Pull Your Finger From the Plug by Benjamin Brindise

didn’t know what to expect
blank faces and loaded glances
Oh—this is the poetry guy
Can’t wait for this to be over

just finished a poem at Tapestry Charter School—
three hundred kids clapping and I am disappointed in myself
was only an old man yelling at them
assumed they missed the point

The room is dark
hear someone suck in air through their nose to hold back tears

The gymnasium clears out, but there’s one kid
he’s as tall as me and maybe sixteen
He comes up to me with tears in his eyes
says: Thank you

Late at night I think of the people I’ve talked to—
wonder if I’ve ever managed to deconstruct a wall brick by brick
or if these bloody knuckles I carry daily
are just a sign walls can’t be brought down

We walk through the charter school halls—
he tells me he wanted to kill himself,
but he’s doing better now
His girlfriend helps, I give him my card
When he sends a message on instagram I don’t respond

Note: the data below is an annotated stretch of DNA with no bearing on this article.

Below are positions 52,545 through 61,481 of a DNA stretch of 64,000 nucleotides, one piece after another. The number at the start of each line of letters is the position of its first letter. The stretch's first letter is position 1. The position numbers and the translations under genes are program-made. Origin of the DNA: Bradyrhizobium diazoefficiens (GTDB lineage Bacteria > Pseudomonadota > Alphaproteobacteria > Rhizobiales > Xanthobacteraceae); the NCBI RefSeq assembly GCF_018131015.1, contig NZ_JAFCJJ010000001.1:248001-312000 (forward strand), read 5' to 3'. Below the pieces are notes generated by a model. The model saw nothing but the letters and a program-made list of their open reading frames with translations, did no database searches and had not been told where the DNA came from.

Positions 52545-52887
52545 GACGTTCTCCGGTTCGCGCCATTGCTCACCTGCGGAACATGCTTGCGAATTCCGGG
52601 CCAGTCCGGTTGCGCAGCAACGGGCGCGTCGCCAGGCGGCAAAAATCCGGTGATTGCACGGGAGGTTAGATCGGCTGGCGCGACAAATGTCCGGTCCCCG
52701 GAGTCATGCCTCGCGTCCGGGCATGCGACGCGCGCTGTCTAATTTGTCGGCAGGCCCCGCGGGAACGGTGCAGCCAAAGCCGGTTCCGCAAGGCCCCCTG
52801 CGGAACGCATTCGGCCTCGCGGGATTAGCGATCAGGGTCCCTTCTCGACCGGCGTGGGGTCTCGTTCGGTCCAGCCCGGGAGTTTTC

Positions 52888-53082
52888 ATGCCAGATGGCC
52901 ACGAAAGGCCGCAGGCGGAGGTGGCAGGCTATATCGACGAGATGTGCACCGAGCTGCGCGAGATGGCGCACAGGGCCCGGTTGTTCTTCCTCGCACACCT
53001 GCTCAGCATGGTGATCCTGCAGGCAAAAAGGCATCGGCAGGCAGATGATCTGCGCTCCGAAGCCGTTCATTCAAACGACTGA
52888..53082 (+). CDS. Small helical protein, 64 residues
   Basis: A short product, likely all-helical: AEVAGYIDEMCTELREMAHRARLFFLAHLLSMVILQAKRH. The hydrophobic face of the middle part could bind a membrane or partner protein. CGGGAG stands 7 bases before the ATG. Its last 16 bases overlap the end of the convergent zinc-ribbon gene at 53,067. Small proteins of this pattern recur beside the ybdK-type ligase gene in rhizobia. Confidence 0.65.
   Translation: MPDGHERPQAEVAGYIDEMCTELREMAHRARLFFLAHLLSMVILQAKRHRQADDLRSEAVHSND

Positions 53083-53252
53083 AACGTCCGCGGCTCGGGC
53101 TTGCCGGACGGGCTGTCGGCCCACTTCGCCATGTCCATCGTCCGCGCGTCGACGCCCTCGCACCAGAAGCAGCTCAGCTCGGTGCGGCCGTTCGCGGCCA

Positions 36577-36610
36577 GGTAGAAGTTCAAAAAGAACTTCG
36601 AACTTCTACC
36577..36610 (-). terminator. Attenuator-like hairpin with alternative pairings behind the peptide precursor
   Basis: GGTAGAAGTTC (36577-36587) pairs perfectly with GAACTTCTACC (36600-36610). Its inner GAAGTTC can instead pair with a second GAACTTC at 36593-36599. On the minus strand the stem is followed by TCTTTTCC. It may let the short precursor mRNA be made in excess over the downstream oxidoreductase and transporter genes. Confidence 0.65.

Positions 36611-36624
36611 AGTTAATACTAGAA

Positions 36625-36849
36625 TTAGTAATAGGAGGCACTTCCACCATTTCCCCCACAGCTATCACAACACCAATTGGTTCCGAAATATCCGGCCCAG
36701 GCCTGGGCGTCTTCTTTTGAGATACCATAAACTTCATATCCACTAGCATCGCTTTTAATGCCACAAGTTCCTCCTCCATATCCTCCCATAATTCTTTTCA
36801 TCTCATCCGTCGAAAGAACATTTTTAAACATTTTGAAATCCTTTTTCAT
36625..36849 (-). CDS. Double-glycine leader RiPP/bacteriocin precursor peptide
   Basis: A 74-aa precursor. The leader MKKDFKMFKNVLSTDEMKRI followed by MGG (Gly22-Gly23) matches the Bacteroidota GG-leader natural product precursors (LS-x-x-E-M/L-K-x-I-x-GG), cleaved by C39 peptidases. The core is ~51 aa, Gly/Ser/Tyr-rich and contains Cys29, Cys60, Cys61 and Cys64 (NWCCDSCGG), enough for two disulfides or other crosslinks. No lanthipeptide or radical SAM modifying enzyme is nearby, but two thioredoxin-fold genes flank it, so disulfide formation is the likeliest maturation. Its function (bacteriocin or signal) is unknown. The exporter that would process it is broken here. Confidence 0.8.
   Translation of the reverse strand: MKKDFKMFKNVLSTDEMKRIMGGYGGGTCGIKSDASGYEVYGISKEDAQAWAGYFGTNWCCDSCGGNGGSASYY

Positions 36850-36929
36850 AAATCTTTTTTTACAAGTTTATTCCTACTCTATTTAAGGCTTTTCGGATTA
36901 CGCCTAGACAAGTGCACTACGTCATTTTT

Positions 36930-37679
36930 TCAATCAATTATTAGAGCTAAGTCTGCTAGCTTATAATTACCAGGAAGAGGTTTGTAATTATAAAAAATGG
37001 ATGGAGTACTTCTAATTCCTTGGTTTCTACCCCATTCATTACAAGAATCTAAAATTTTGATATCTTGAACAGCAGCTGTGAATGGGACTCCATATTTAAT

It’s the summer and I’m teaching poetry to kids
They tell me it’s boring
I envy them and wonder
what it’s like to find someone’s suicide note uninteresting

Six months pass before I message him back
apologize for being busy and think of empty nights I’ve spent since
drunk in front of a computer screen
convincing other people I’m a writer
Why do we ignore the ones most like ourselves?

They always thank me for coming—
never sure what to say when they tell me it helped
glad they have seen what cracks in the dam look like
hope they have learned to pull their finger from the plug

He never messages me back
I think about that a lot

Benjamin Brindise is the author of Rotten Kid (Ghost City Press, Spring 2017) and a Teaching Artist at the Just Buffalo Literary Center. He has most recently been published or accepted for publication in the My Next Heart: New Buffalo Poetry anthology, The Magnitizdat Literary, Foundlings, Page & Spine, Ghost City Review, and Peach Mag among others.

 

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